Action Post #3

Hi everyone! 

In case some of you didn’t already know, for my action project, I have been volunteering at an animal hospital for the last couple of months. In this post, I will share with you what I have been doing, some of my successes and challenges I have had, and what’s happening next. 

Starting out, I was mostly doing cleaning tasks such as doing and putting away the laundry, washing dishes and surgical instruments, cleaning counter tops and kennels, shredding old papers, and taking out the garbage and recycling. I still continue to do those things as they’re simple tasks that take a lot of time off the hands of the vet techs so that they can attend to the animals and clients more; however, I have learned to do more demanding tasks over time as I became more and more experienced and comfortable with the clinic and how things worked. Soon enough, I was helping hold cats and dogs when they were getting treated by the vet, and to do so, I had to learn on the go how to properly hold them depending on what the vet needed to do, which is one of my first successes. For example, if they simply need to take their temperature, I wrap one arm under their stomach and the other under their neck, and it’s important to keep them in a secure hold in case they try to snap at you or the other person when doing any sort of treatment or checkup. Another success for me was being able to interact with clients. For example, there are times when the clinic is super busy with appointments and answering calls, so to help lessen the load for the vet techs, when the vet was finished with his appointment with a dog that I was helping him out with, I brought the dog outside to the owner and exchanged leashes. (As the pandemic grew worse in Canada, we stopped allowing clients into the building, only important exams and surgeries were allowed, and we had to use our own leashes which we sanitized after each use.)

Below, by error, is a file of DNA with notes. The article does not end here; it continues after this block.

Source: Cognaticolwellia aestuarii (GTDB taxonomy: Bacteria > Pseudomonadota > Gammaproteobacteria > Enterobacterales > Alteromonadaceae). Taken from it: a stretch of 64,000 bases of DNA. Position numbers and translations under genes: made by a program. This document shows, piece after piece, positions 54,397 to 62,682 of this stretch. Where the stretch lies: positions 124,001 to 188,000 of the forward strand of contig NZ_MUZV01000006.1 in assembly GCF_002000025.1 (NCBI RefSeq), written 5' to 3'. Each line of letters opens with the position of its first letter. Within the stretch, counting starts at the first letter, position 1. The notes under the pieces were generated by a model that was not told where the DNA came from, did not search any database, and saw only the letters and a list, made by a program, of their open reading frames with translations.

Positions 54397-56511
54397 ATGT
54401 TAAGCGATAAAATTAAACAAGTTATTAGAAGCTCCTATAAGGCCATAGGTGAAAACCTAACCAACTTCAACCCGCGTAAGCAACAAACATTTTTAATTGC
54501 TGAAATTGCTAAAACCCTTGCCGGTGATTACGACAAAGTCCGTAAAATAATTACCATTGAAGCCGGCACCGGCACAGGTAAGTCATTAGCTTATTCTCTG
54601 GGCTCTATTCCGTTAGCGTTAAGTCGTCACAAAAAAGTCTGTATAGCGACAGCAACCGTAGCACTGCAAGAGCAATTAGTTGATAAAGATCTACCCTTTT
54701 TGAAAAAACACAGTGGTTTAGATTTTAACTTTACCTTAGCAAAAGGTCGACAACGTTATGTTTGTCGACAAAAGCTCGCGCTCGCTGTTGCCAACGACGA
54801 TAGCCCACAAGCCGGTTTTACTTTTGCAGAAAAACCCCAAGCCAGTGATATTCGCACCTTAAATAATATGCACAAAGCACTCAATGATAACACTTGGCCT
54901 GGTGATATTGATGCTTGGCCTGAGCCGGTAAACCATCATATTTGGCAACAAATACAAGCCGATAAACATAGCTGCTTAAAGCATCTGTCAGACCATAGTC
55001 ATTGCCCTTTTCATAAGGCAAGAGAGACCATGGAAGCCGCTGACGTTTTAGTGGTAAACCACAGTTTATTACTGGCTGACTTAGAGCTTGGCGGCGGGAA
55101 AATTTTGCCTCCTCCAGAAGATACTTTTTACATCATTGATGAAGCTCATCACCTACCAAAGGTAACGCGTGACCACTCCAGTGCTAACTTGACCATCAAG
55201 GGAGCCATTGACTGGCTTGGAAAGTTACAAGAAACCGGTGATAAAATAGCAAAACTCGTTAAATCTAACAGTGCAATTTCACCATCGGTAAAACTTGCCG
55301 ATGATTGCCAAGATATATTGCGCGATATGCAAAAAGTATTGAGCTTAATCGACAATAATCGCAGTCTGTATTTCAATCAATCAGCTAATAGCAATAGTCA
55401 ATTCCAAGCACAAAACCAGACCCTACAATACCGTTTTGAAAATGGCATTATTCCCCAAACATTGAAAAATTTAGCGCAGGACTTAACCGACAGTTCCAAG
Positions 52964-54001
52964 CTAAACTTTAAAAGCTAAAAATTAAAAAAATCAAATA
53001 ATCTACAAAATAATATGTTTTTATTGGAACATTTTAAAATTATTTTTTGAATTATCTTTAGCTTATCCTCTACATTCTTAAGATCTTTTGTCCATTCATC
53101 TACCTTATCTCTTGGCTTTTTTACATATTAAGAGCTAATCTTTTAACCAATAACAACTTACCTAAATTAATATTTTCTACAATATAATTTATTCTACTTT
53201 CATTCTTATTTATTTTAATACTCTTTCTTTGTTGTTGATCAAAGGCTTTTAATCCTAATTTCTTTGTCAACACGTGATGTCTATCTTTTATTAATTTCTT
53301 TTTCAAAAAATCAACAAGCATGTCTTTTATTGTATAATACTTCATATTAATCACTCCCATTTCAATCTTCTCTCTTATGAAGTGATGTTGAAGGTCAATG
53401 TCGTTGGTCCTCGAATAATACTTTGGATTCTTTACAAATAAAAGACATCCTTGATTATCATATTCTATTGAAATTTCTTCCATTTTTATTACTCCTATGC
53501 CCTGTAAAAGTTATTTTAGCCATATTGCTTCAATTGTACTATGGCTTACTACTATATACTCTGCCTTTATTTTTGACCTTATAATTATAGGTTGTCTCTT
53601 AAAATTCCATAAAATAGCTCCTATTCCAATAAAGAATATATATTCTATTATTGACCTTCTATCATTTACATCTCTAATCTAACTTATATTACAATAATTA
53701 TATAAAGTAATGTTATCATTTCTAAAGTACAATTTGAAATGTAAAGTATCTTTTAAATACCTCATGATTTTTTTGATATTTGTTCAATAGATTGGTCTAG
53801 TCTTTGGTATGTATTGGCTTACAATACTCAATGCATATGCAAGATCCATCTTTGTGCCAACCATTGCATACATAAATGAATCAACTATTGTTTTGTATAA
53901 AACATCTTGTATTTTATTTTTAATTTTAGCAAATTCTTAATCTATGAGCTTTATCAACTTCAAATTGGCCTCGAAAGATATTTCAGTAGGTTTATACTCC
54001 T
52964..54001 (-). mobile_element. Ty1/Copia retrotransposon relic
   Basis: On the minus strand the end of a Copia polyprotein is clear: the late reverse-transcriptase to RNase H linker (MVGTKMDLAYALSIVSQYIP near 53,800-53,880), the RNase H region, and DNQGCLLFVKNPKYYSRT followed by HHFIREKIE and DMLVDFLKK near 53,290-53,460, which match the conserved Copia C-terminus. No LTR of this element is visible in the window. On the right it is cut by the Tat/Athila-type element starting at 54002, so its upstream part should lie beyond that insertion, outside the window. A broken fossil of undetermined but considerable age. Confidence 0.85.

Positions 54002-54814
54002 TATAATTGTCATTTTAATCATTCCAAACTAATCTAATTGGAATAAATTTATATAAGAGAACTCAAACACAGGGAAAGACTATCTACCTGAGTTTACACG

Finally, the most exciting success that I have been a part of is a neuter surgery. Of course, I can’t do this on a client’s pet, but one of the vets was gracious enough to allow me to help her neuter her own dog, and I was able to learn a lot from this surgery. Before the surgery started, we had to weigh him, calculate the dosages he’ll need based on his weight and then pull the correct amount into the syringes. I used a stethoscope to determine his heart rate, inserted a thermometer into the anus to check his temperature, held his mouth open to place the tube for oxygen and anesthesia down his trachea, and pushed out the vein on his arm so the vet tech could easily insert the IV fluids and a drug. There may have been more things that I’ve forgotten about, but that’s the gist of it. For myself, I had to do a thorough scrubbing, starting from my fingertips and making my way down my arms, and using a special scrub, soap and technique. Without touching anything else, I then put on gloves, a gown and a cap. The surgery could then begin. I won’t go into too much detail on what happens in the surgery because it is quite gross and I don’t think some people want to hear too many details about what a neuter surgery is like, but I participated in a lot of it including the main part of removing the testicles, and I learned how to do a surgeon’s knot. While it may seem like this is helping me more than it is helping them, there are still several things that I learned in the pre-surgery part that I can now help out with if needed. For example, sometimes someone will want help with inserting a needle into a vein but everyone else is busy, so now I am able to help them hold the animal and I know how to pop the vein up for them.